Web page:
Money: The Fixers - When more costs less

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The Independent Culture
SIMON HAS been a client of mine for a number of years. He is not a regular, but intermittently comes to see me when he needs advice. I reckoned it was some time since we'd reviewed his situation, so I invited him in for a meeting.

Simon is in rather an unusual and fortunate situation. He is both a chartered surveyor and a property developer. As such he buys properties, improves them, and rents them out. The yields on properties currently are extremely good compared with other investments. Simon has no intention of selling the properties, which would incur quite a tax bill for him.

He looks on his property development as providing income - not only now, to pay for his children's education, but also for his pension.

Simon is an extremely shrewd businessman. This is recognised by his bank, which lent to him even during the early Nineties recession when they had a limited number of developers to whom they were prepared to lend.

However, Simon's requirements as far as our services are concerned are to do with the protection of his income. He has three children, and his wife doesn't work. His future and that of his family rely on his health being maintained, and also on his staying alive to continue to manage his existing properties and buy future ones.

Looking in some detail at what was required, we uncovered that Simon has existing policies covering him for a little over pounds 400,000, which cost him pounds 80 per month.

At the time I set up policies for him, his personal income from his property development company was small. It has now built up quite substantially. We looked at his life assurance some years ago, and it is now out of date.

Bearing in mind his particular circumstances, we worked out that to provide enough to repay his loans and also provide his family with a reasonable income, he would need to increase his life assurance by pounds 300,000. This may seem a substantial sum but at today's low yields, a pounds 100,000 lump sum delivers an income of pounds 4,000 per annum, allowing for increases in capital.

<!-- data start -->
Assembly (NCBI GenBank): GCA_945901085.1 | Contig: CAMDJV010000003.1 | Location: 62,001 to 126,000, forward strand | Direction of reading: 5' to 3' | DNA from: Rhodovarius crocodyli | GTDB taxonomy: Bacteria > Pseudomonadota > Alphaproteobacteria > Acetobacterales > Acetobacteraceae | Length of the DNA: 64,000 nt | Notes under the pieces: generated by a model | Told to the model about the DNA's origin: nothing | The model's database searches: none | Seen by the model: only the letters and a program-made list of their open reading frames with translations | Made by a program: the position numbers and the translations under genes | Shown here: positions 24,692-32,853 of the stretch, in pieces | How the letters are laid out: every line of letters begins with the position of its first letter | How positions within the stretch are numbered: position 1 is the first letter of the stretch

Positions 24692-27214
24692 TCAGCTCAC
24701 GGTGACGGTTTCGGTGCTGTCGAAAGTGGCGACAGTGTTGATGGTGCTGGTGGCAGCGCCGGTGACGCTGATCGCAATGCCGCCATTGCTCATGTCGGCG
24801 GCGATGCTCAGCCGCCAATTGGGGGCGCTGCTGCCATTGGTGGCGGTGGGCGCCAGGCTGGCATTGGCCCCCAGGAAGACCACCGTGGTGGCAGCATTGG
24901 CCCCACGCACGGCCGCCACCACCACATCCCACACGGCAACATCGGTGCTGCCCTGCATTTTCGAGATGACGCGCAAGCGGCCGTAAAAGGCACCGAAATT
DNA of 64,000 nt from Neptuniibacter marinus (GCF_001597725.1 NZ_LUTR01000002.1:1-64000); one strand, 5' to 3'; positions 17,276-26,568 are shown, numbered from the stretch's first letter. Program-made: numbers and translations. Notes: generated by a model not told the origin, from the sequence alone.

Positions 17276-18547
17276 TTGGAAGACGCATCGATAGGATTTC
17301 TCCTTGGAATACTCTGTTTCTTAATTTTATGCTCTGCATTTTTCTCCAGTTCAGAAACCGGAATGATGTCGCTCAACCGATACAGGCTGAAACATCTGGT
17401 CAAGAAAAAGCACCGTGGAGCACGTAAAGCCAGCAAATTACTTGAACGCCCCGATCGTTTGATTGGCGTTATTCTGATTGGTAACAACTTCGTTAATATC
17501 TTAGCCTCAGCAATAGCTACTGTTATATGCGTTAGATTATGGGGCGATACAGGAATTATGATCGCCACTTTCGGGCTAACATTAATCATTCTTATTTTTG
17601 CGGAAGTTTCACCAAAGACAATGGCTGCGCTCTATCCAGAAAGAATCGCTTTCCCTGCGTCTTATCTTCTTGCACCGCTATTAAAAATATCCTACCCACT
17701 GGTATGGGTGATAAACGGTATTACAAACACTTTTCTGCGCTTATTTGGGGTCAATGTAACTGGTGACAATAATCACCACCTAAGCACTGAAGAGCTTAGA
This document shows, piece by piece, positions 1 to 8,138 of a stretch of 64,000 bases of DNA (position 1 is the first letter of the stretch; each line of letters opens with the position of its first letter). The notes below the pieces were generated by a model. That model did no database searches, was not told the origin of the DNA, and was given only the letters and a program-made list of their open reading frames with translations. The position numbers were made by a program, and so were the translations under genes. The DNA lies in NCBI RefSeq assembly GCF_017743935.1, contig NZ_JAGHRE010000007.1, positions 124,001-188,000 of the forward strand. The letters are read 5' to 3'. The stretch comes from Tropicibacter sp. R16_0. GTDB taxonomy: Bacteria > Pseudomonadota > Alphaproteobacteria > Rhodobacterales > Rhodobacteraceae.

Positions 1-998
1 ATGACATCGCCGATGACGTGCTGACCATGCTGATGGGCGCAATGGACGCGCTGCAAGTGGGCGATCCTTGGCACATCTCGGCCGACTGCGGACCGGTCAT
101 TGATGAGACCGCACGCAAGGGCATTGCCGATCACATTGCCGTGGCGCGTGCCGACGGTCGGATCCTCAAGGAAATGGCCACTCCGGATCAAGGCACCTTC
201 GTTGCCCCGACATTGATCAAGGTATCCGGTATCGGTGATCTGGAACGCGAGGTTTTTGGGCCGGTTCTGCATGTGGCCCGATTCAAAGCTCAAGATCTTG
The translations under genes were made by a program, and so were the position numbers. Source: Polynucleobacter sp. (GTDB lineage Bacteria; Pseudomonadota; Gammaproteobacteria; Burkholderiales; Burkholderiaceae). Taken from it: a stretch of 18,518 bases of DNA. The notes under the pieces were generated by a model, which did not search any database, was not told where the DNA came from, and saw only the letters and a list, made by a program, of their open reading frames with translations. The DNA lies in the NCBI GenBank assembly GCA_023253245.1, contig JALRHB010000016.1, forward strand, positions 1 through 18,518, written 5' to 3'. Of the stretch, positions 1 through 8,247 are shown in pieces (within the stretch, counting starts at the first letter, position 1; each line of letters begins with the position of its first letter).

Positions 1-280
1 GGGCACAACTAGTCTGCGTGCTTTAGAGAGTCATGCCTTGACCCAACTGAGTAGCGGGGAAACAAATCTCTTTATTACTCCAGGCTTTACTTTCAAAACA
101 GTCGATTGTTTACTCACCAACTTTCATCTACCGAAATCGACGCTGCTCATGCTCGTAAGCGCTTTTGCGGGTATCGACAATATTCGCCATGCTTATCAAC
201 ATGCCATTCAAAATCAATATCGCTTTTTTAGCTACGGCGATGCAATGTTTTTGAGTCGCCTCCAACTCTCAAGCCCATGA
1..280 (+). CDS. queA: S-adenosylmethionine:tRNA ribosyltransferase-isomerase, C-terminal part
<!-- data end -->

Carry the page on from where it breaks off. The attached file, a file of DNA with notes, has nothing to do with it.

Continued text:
As may be imagined, Simon was not particularly pleased by this suggestion.

"What do I get out of it if I don't die?" he wanted to know.

The answer for term cover is: nothing. Some return could be provided but it would be more expensive.

However, help was on hand, as I explained. He was now able to do a pension term assurance since his company is a proper trading company. This meant that he would get tax relief on the contributions that he paid for life assurance, with the Inland Revenue paying 40 per cent of the life-assurance costs.

The way the figures worked out meant that the cost of providing pounds 700,000 worth of cover came to pounds 70 per month, cheaper than the cost of the current cover for a sum of pounds 400,000.

Thus we were able to increase his overall life assurance quite substantially while decreasing the amount he was paying for it. Needless to say, Simon was delighted at the idea of saving money. He thought it quite appropriate that the Inland Revenue should pay some of his life assurance when he pays quite a high tax bill to them.

You have to be careful with the figures involved, as the Inland Revenue will allow only 5 per cent of income to be paid into a life-assurance contract. However, the figures worked out and Simon was able to proceed on this basis.

Simon has an up-to-date will, but we arranged a trust for the life assurance, so that on his death some of it could pass to his children free of inheritance tax. The rest was for his wife.

I suggested to him that rather than spend the pounds 10 per month that I had saved him, we should look to build up his protection if he were to fall ill. This was going to cost him some pounds 40 per month either to provide him with an additional pounds 500 per month on the existing health insurance that he has, or provide him with a lump sum of pounds 150,000 on diagnosis of a critical illness. Either option would serve his purposes quite well and it was simply a question of preference as to which he would find most useful.

It is always worth looking at the protection contracts that you have, and reviewing them. In our opinion they should be reviewed every five years as a minimum. Life assurance rates have now reduced and are extremely competitive at the moment. Providing that someone is in good health, there is no reason why a new term assurance should not be put in place and the old one cancelled. The only word of warning is that you should not cancel the existing contract until you have new cover in place!

Amanda Davidson is a Partner at Holden Meehan, independent financial advisers. Tel: 0171-692 1700